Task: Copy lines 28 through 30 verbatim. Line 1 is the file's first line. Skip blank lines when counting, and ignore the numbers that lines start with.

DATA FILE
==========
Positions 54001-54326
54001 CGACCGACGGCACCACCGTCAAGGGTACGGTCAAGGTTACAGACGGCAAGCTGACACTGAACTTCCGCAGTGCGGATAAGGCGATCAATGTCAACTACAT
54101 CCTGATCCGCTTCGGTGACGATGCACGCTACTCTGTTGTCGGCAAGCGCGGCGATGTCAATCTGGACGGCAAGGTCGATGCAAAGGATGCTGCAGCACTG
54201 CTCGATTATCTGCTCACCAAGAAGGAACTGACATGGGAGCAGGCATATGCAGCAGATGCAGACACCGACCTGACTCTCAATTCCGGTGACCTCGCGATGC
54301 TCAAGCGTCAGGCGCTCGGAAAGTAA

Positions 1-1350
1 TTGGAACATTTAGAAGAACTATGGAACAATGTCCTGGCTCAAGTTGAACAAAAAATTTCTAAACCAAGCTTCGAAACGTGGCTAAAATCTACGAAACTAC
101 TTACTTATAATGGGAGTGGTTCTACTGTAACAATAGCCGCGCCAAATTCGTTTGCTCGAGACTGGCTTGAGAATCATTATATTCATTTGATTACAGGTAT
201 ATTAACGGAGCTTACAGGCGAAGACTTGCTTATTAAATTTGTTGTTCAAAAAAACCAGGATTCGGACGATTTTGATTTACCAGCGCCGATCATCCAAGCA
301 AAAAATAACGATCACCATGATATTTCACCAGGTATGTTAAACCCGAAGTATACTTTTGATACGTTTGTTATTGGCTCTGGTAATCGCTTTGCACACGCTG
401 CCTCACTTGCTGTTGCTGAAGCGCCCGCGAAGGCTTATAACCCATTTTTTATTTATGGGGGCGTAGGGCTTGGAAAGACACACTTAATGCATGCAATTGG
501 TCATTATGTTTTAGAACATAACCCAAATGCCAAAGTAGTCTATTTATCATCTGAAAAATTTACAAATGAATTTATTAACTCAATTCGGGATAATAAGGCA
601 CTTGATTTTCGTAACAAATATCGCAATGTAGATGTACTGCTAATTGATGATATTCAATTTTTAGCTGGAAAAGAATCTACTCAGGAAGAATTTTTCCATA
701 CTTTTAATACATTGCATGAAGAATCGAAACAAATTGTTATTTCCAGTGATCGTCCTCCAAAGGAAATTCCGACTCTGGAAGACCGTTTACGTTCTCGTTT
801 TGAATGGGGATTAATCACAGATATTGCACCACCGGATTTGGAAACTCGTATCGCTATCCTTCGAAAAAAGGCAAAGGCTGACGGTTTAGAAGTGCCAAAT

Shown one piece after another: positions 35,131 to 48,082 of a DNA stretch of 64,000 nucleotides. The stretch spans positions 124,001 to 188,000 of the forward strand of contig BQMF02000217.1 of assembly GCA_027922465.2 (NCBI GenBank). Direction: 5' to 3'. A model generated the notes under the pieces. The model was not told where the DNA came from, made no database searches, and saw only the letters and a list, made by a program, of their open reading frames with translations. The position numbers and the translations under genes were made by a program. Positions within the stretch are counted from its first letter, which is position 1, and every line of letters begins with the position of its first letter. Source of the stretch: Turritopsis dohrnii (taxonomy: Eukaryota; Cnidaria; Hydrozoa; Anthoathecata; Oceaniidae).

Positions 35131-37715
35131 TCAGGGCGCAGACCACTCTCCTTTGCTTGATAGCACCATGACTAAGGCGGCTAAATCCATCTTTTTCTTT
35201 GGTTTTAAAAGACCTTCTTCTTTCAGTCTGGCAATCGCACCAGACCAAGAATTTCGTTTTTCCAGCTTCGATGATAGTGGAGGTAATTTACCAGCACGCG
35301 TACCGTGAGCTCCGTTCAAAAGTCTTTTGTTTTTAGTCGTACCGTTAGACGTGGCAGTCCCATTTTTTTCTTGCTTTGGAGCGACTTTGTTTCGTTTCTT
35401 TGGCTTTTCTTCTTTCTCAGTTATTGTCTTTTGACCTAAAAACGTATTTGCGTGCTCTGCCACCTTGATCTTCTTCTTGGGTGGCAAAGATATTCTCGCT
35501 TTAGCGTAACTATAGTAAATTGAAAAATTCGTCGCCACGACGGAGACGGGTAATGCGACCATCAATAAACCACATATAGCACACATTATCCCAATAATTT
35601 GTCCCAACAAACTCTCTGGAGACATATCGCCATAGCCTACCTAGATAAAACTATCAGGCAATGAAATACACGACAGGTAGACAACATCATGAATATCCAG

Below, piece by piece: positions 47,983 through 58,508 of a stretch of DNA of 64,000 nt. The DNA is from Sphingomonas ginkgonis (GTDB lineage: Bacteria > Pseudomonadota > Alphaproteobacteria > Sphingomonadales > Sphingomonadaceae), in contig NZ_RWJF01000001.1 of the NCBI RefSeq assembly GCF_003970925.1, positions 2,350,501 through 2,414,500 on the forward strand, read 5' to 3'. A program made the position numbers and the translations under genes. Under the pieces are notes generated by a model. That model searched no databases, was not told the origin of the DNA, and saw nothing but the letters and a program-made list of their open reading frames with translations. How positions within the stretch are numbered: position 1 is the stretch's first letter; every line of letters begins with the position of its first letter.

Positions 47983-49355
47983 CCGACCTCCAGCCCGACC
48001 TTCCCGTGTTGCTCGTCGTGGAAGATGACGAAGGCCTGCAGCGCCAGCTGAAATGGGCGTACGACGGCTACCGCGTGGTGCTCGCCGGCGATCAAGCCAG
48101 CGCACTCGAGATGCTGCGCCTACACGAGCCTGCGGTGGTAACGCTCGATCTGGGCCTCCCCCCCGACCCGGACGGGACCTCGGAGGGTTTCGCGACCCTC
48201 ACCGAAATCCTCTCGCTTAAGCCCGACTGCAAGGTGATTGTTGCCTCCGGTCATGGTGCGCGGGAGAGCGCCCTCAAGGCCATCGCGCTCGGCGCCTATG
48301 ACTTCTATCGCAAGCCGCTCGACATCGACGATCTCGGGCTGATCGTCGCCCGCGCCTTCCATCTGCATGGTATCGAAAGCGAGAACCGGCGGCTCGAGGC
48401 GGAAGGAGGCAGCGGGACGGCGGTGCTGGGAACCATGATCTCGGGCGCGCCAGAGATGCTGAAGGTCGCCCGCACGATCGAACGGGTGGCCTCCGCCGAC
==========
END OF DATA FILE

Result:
48101 CGCACTCGAGATGCTGCGCCTACACGAGCCTGCGGTGGTAACGCTCGATCTGGGCCTCCCCCCCGACCCGGACGGGACCTCGGAGGGTTTCGCGACCCTC
48201 ACCGAAATCCTCTCGCTTAAGCCCGACTGCAAGGTGATTGTTGCCTCCGGTCATGGTGCGCGGGAGAGCGCCCTCAAGGCCATCGCGCTCGGCGCCTATG
48301 ACTTCTATCGCAAGCCGCTCGACATCGACGATCTCGGGCTGATCGTCGCCCGCGCCTTCCATCTGCATGGTATCGAAAGCGAGAACCGGCGGCTCGAGGC